And touring brings the production to the masses doesn’t it?
Absolutely, and that’s the most important thing - that as many people as possible get to see it.
How will the touring production in proscenium arch theatres differ from in-the-round venues?
Just choreographic changes really, because obviously in the Royal Albert Hall all the choreography is suited to a 360-degree angle. In a proscenium theatre the audience will see it from one angle and that’s the front, so I’m having to choreograph an enormous amount and re-stage a lot to make it fit. But it will still have the same vibrancy, the same feeling as the Albert Hall production because it will have all the same elements. It’s not about cutting, it’s about re-adjusting.
Will those who aren’t necessarily aware of the Gershwin brothers and their achievements still get as much from the show?
Who isn’t familiar with Gershwin? All those incredibly famous songs… I think there’s a huge amount of nostalgia connected with all of this music but I think there’s also a lot of young people who really know what Gershwin is and what it stands for. It’s not strictly a ballet production and I think the title Strictly Gershwin tells another story. It’s entertaining on another level, in another way, and I think people will take a chance.
What do you think the new digital back-drop brings to the show?
Oh I think a great deal. It gives it a great modern feel, although of course a lot of the footage is from the past. It gives an edge to the production that brings it into the present day. I mean, the production is far from old-fashioned, I think it’s very modern and all the graphics and the film stuff really brings the production into the present day even though the music comes from a completely different period. You see those marvellous photographs of all those wonderful film stars and wonderful shots of London and Broadway and Hollywood. I think it enhances the production a great deal.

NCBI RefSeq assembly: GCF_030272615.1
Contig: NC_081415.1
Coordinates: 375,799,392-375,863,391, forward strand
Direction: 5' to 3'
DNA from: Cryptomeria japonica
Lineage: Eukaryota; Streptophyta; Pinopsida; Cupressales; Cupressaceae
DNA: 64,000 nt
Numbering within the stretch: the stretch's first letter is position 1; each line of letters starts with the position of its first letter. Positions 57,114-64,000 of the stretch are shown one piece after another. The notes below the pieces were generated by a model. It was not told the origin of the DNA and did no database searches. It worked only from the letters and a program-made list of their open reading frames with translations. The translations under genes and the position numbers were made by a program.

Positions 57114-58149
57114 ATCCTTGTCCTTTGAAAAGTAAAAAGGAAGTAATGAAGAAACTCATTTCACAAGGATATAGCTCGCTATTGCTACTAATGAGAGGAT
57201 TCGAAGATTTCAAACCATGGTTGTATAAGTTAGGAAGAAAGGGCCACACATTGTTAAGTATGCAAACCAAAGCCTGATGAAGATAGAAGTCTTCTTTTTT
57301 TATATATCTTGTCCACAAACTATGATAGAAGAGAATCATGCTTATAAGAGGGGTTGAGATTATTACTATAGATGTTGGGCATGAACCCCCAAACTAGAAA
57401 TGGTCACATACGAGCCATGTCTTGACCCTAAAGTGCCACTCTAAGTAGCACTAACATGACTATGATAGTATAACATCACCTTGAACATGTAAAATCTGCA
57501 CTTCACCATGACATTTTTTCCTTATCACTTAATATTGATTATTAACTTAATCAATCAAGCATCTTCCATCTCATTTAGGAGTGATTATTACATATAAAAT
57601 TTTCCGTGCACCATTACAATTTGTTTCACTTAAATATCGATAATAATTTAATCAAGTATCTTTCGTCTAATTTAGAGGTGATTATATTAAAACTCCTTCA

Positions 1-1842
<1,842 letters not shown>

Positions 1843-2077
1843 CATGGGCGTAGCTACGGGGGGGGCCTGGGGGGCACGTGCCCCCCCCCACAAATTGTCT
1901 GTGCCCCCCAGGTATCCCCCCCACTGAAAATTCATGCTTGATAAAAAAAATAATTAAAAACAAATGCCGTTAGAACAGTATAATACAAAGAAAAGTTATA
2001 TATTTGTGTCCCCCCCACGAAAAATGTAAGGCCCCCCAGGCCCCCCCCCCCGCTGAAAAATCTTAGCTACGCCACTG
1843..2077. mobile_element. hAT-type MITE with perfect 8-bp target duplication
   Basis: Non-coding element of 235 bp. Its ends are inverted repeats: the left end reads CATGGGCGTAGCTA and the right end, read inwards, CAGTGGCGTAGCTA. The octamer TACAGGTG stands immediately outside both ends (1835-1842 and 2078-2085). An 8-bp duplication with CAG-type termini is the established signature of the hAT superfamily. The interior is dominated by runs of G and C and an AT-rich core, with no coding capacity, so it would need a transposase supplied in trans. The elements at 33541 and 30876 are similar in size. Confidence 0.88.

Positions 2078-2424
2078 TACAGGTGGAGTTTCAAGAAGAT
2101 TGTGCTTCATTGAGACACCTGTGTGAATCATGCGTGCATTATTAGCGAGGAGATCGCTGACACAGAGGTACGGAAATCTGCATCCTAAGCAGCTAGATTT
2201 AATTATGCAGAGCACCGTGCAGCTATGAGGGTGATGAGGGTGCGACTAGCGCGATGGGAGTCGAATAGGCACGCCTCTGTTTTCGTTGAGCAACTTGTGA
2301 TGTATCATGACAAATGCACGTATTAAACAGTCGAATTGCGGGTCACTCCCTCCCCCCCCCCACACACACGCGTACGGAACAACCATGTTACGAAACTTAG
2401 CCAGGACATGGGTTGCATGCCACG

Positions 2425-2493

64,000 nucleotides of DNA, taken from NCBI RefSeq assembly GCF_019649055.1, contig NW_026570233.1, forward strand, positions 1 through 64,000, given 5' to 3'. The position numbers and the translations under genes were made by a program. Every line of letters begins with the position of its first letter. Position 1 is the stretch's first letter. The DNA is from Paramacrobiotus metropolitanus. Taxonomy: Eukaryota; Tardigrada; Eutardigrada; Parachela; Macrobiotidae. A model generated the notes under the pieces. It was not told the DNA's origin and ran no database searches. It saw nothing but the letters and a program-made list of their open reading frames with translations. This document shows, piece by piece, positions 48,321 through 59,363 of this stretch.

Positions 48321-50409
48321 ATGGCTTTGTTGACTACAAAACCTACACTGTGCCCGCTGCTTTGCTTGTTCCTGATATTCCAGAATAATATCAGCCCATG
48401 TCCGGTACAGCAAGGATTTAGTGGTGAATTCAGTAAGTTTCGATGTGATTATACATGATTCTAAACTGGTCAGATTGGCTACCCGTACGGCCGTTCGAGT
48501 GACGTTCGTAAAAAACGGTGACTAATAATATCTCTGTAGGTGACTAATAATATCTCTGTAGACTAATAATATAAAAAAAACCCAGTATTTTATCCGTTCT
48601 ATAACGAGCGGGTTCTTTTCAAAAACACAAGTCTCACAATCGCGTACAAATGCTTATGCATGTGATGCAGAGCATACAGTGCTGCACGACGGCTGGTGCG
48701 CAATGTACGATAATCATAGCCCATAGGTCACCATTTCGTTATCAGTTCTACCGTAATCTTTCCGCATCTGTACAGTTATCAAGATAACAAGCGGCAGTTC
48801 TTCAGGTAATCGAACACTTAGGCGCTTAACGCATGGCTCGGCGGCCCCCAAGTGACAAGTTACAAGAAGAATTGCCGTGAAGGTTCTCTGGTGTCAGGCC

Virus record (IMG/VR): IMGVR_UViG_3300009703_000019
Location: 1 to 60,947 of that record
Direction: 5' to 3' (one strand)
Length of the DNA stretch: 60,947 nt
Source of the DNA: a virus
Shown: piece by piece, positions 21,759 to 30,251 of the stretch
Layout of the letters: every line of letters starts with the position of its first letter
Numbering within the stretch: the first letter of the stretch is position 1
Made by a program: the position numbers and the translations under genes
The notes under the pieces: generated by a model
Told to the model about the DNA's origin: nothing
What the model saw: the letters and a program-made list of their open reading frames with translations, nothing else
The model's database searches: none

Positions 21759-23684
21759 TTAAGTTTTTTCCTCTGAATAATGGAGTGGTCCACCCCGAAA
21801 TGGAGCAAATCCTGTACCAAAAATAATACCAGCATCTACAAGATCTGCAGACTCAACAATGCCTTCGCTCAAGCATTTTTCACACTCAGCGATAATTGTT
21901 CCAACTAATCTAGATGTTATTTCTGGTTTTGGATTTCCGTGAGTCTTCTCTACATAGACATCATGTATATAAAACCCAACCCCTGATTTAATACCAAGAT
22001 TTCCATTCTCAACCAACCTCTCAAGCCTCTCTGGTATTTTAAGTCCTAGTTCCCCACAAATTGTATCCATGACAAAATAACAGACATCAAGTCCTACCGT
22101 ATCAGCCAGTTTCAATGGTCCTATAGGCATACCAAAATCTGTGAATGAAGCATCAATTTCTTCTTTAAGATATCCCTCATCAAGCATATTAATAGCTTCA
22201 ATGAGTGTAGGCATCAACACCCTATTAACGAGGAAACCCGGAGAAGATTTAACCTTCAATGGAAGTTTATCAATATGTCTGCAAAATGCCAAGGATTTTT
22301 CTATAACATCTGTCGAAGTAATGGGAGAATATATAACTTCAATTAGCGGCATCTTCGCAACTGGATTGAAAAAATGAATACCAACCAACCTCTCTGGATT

As a choreographer are you conscious that you should try to push the boundaries with each production and try to make each one different?
Yes of course, I think that’s part of my job as a choreographer to be creative in that way. It’s challenging for me to change my style - I mean Rhapsody In Blue is an extremely classical ballet; A Weekend In Paris has a lot of comedy in it, a lot of film choreography, a lot more contemporary choreography; so I’m challenged all the time with a production like this on the styles of choreography that I use.
And you clearly relish that challenge?
Oh yes I do. I can put on Swan Lake in my sleep, but this is a very, very different challenge for a different audience, and it pushes me to the limits as a director and a choreographer.
What do you hope audiences will gain from their Strictly Gershwin experience?
I think they will gain an enormous insight into classical ballet. For people who haven’t seen it before and would be slightly nervous of it, I think they’ll see how beautiful it is. I hope they will be hugely entertained by all the other elements in the production. It is my job as a choreographer to give the paying public an evening they will remember and I think this type of production will do that and hopefully create a situation where audiences will want to come back for more.
Finally, how would you sum up the show in a sentence to encourage organisers to bring their groups?
Strictly Gershwin begins its tour at the Oxford New Theatre on the 6th October, visiting Manchester Palace Theatre (12th to 15th October); Southampton Mayflower (18th to 22nd October); Wales Millennium Centre (25th to 28th October); Liverpool Empire (1st to 5th November); Milton Keynes Theatre (15th to 19th November); and London Coliseum (4th to 14th January). Group rates are available at selected venues.